On April 7th, at Toronto’s swanky but traditional Granite Club, guests celebrated the Zoryan Institute’s 35th Anniversary Gala & World Premiere of an Armenian Journey II: Vindication. The tone of the party was light and easy-going, but underneath jovial appearances there boiled an important political statement. While the Zoryan Institute is not a human rights or activism group, it would be odd to say that it is entirely apolitical. Through scholarship the Institute has made an important political statement on the universal realities of human rights and genocide. I am sure most would agree that education and the sharing of knowledge is a form of activism itself. But the Institute does not support a specific academic cause, even if it is focused to some extent on the Armenian Genocide, its context is a universal one. Producer and actress Arsinée Khanjian’s introductory speech perfectly encapsulated the Institute’s universal mission, while also including delicious morsels from her experiences with some of the Institute’s founders. It was a poignant way to begin the celebrations.
There was champagne. Canapés were served. Guests mingled and twirled around tables decorated with fine china and fresh flower arrangements. But the night was so much more than hedonistic hobnobbing. Ted Bogosian would premiere the second part of his acclaimed documentary on the Armenian genocide, featuring the remarkable genocide survivor Miriam Davis. It was, in fact, the first documentary on this subject to be aired on television. Guests focused their attention on projected screens on either side of the hall’s walls. We were silent in anticipation. We see an older Bogosian fade into his younger self—he narrates how recent discoveries in the history of the Armenian genocide has provided Armenians all over the world vindication. The main protagonist Miriam Davis wears cat-shaped glasses and smokes cigarettes as she weaves her story as a survivor in a seamless manner. I cannot look away. I want to hear more. It was incredibly touching to learn that the stories Mrs. Davis had shared in the first documentary were all proven to be true by the research of various Zoryan Institute scholars, including Wolfgang Gust and Vahakn Dadrian. She was not just weaving stories—Mrs. Davis had perfect recollection of the tragedies that occurred in her youth. She spoke to the events surrounding her mother’s execution in such a detailed manner. Trauma is never forgotten. It burns an image in our mind’s eye. To challenge Mrs. Davis would be to challenge the very nature of trauma and its impact on the human psyche (and of course, the supporting historical German and Turkish documents).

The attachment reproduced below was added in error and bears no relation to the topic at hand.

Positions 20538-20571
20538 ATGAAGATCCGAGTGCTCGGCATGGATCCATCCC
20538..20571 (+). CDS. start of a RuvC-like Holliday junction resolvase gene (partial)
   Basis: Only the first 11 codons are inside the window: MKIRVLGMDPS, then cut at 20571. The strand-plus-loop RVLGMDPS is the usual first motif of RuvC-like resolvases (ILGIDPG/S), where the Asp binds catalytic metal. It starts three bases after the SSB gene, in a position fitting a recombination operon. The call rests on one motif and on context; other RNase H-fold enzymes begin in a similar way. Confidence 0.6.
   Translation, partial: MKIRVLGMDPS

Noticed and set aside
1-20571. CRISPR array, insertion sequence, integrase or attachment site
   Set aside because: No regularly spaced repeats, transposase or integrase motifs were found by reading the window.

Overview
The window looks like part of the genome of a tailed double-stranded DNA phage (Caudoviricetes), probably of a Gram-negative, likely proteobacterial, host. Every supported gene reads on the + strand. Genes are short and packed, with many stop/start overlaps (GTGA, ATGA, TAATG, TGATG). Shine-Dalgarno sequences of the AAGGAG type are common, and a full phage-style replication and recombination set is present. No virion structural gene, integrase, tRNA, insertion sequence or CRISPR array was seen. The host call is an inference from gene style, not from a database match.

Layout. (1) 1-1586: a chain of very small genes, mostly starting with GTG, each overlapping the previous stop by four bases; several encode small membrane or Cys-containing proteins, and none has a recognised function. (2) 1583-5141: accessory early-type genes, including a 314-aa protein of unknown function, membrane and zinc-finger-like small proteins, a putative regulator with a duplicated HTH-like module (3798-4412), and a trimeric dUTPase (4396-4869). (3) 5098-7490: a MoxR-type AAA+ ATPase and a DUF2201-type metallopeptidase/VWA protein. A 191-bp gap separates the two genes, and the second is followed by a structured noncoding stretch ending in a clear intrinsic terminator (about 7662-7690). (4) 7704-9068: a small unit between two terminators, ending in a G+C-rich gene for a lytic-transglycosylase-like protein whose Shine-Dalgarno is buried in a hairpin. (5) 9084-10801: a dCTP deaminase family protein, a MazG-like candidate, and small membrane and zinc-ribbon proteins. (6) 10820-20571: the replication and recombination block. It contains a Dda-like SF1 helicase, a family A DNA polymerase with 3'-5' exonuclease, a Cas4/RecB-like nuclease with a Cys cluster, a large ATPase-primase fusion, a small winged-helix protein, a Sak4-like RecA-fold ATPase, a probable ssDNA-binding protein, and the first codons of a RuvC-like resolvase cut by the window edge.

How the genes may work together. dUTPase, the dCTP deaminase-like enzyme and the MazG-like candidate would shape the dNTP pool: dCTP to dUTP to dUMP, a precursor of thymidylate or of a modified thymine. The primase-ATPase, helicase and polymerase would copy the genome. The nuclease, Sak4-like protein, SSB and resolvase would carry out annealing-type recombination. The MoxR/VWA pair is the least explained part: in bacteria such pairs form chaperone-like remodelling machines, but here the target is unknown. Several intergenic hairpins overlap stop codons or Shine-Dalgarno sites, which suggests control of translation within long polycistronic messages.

An important element of director Bogosian’s documentary included a scene where Mrs. Davis’ daughter spoke to her hesitancy in believing her mother’s stories. She noted that when they were actually able to travel to the locations where the atrocities occurred, she could not deny what her mother had told her for many years before. A scene showing Mrs. Davis by the Euphrates river—where her mother had been executed by drowning—moved me deeply. Seeing her drop flowers she collected into the water was a symbol of Mrs. Davis’ healing process. A symbol of her own personal search for vindication.
It is clear that Bogosian’s theme for his second documentary was drawn from Mrs. Davis’ experiences in the first film. If Mrs. Davis could finally be vindicated, so could the millions of Armenians in the world who are waiting for recognition that what happened to their parents, grand-parents, and great-grand parents actually happened. I felt in that moment that all those who experienced trauma in any context could understand the importance of being told that what happened to them was not only real, but wrong. Vindication. A standing ovation.